Do not let client code pick ids

I am having a discussion over on Meteor Hacks about how bad it is to let the client code pick ids.

The meteorhacks post shows how to make new items show up in a sample Meteor program before the server has completed its processing. The meteor folks call it latency compensation.

The problem is that latency compensation (in its current form) relies on the client code choosing the permanent id.

Template.addPost.events({
  "click button": function() {
    var title = $('#title').val();
    var content = $('#content').val();

    var post = {
      title: title,
      content: content,
      _id: Meteor.uuid()
    };

    Meteor.call('addPost', post, function(err) {
      if(err) {
        alert(err.reason);
      }
    });

    Router.go('/post/' + post._id);
  }
});

Key points for non-Meteor developers to be aware of:

  1. Meteor is a node.js framework. Server code is in javascript
  2. good Meteor code is written so as to be used both on the client and the server.
  3. Meteor has a ‘minimongodb’ that acts as a partial cache of the items in the server database.

Now if we rely on the client to select the database ids used by the server, there are a number of interesting attacks.

The original example was inserting new Posts. If we wanted to make a more exciting example, a permission table (i.e. Users or Roles could be the attack target).

Example #1: Insert race condition so the attacker can own the inserted post:

The attacker deliberately chooses an id known to exist. If the server code in question uses Posts.upsert() rather than Posts.insert() the attacker can modify an existing post and take control of the post.

Remember that in good Meteor code, the server and the client will share a lot of code, thus it is likely that an attacker could spot upsert() usages. But that isn’t really necessary.

The “counter” is “but, but the original insert will then fail”. However, lets use some real examples.

In the real world, the good client is trying to send the new post to the server over a flaky internet or to a busy server.

  1. The good client tries to send the new post but gets no response from the server.
  2. The good client tries again which succeeds on the server-side. However, the server response was lost.
  3. The good client tries a third time, the server reports the post exists.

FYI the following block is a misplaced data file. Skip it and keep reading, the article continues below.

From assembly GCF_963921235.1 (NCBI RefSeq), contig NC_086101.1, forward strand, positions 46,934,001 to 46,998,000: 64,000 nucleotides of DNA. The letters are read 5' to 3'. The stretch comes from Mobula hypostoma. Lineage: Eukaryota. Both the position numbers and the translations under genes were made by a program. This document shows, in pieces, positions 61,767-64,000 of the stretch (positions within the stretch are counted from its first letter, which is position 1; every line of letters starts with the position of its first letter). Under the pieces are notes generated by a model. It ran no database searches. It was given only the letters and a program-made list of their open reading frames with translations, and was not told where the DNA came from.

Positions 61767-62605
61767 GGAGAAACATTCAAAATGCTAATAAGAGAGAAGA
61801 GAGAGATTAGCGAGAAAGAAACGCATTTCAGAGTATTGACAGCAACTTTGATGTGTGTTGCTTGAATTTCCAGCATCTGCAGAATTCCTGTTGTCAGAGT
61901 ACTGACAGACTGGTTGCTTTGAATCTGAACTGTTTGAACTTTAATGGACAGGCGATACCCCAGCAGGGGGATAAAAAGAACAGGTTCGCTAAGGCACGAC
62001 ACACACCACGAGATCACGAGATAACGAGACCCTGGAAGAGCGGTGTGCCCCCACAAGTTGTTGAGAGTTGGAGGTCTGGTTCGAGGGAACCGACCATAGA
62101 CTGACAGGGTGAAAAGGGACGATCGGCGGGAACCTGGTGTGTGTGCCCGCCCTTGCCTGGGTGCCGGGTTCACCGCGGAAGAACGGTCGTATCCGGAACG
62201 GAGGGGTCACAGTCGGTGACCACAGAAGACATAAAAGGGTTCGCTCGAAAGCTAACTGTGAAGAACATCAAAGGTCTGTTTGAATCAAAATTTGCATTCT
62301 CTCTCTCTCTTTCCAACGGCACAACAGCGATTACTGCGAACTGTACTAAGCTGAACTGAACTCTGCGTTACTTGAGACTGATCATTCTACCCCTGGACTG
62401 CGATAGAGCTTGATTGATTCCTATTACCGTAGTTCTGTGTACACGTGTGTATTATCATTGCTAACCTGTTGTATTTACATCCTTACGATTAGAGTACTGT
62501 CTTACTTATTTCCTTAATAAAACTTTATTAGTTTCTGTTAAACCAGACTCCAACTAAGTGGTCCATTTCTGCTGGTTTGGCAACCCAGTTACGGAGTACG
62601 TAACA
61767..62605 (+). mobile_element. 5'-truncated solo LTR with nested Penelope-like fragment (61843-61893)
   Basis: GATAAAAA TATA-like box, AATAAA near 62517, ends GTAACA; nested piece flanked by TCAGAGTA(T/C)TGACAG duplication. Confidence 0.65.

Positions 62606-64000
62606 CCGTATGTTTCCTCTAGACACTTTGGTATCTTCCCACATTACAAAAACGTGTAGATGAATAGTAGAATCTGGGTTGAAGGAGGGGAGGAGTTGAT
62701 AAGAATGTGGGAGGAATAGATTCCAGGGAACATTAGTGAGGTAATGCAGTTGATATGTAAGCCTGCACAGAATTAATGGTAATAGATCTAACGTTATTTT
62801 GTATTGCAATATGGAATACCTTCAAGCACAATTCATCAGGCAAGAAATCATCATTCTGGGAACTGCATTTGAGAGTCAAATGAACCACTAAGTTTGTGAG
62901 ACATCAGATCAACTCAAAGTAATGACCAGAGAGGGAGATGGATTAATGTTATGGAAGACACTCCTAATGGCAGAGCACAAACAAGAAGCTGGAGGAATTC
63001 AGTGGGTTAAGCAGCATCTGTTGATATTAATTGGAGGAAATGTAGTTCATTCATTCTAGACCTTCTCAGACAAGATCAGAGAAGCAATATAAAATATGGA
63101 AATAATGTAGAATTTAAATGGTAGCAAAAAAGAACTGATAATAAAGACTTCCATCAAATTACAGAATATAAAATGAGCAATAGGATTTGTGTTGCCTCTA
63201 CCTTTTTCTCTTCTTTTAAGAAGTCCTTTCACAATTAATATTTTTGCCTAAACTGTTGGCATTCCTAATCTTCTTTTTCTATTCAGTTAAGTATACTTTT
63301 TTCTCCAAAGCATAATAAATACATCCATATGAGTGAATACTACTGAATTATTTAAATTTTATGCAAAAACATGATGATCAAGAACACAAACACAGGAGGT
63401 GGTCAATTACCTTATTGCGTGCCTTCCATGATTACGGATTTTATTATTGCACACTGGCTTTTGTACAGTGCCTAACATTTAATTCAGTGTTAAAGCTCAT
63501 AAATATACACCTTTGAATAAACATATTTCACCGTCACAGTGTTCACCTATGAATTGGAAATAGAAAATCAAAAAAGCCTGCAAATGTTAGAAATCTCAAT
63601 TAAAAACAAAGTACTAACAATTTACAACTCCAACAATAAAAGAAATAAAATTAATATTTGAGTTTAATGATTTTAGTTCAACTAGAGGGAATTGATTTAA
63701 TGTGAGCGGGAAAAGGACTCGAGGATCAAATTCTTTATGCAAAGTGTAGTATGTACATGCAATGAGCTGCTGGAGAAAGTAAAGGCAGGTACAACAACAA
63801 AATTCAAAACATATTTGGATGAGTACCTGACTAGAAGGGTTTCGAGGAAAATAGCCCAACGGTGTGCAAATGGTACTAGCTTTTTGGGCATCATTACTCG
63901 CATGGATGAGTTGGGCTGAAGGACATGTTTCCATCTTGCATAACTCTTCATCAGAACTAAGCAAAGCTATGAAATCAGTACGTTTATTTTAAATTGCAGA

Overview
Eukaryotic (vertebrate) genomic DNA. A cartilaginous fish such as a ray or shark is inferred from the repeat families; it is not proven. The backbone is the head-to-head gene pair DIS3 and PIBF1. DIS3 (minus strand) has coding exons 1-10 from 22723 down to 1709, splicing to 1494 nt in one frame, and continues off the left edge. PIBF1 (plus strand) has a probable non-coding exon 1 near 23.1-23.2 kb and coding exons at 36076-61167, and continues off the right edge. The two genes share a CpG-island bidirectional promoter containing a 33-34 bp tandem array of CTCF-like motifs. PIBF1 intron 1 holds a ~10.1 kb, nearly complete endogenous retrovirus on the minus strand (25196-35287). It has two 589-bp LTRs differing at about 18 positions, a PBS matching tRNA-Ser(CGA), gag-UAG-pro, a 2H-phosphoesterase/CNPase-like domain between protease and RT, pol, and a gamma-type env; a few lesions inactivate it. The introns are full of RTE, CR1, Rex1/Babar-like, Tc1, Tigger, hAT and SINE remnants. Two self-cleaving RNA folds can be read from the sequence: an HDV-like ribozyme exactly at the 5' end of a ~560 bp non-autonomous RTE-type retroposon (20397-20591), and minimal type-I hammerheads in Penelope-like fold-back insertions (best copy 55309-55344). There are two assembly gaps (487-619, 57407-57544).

4. Finally, client then tells the server to please add that post to its ‘hot list of posts’ that is always displayed.

Flaky internet / busy servers are a fact of life.

Now make a slight alteration. On step #2 instead of the good client sending the second attempt it is really the attacker.

  1. The good client tries to send the new post but gets no response from the server.
  2. The good client tries againThe attacker sends a post insert which succeeds on the server-side.
  3. The good client tries a second time, the server reports the (attacker’s) post exists.
  4. Finally, client then tells the server to please add the attacker’s post to its ‘hot list of posts’ that is always displayed.

But how could the attacker know the the id that the client used? ( see below for that answer)

Example #2: (modifying an existing record).

However, if instead of Posts.insert() the post creation code is using upsert then the malicious client can happily modify whatever it wants into the database. Because the post upsert code is shared between client and server. The malicious hacker can just scan the code looking for places where upsert is used.

“But, but why would anyone use upsert on Posts creation?” Why was upsert created? Because it is useful for cases where the developer does not want to do a query + insert combination. Client id generation + upsert() = attacker fun.

This can be most fun in situations where an attacker can grant some privileges to the victim. So the victim’s call look successful, but the attacker can still control the database Post entry.

Example #3: ( Flooding the Db – and why the attacker does not need to know the actual id generated)

This is a brute force attack – but lets say that there was a weakness in the way the client chose the id. A predictable pattern. Remember uuid() is concerned with uniqueness NOT unpredictability.

If an attacker can predict what the set of possible uuids will be, the attacker can flood the server with bogus posts having likely ids as predicted by analyzing the uuid() algorithm. Note that an attacker can confirm their ability to predict the id by generating their own posts.

If the attacker targets a table that is likely to have a large number of new entries, the change for the attacker to have a successful collision increases.

Fundamentally, the client should never be trusted with the ability to select anything that effects how things work.

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